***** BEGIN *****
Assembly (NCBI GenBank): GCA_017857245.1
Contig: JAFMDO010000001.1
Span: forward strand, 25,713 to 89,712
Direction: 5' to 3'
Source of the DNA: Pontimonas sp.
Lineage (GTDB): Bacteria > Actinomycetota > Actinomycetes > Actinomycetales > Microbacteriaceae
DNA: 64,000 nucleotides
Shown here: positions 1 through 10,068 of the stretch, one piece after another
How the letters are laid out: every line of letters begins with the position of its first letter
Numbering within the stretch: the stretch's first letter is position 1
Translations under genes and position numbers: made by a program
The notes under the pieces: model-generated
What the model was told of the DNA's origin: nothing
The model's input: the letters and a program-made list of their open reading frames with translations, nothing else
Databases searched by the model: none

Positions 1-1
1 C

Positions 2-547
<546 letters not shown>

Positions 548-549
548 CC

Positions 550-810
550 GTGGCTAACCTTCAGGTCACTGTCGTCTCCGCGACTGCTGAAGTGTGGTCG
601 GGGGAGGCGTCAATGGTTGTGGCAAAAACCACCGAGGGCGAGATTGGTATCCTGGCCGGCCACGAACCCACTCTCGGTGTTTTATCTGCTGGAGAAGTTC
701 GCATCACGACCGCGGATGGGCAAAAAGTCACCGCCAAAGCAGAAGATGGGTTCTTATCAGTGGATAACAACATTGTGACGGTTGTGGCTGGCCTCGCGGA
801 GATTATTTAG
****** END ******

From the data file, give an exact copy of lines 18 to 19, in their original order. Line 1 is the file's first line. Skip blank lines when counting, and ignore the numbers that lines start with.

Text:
Positions 2-547
<546 letters not shown>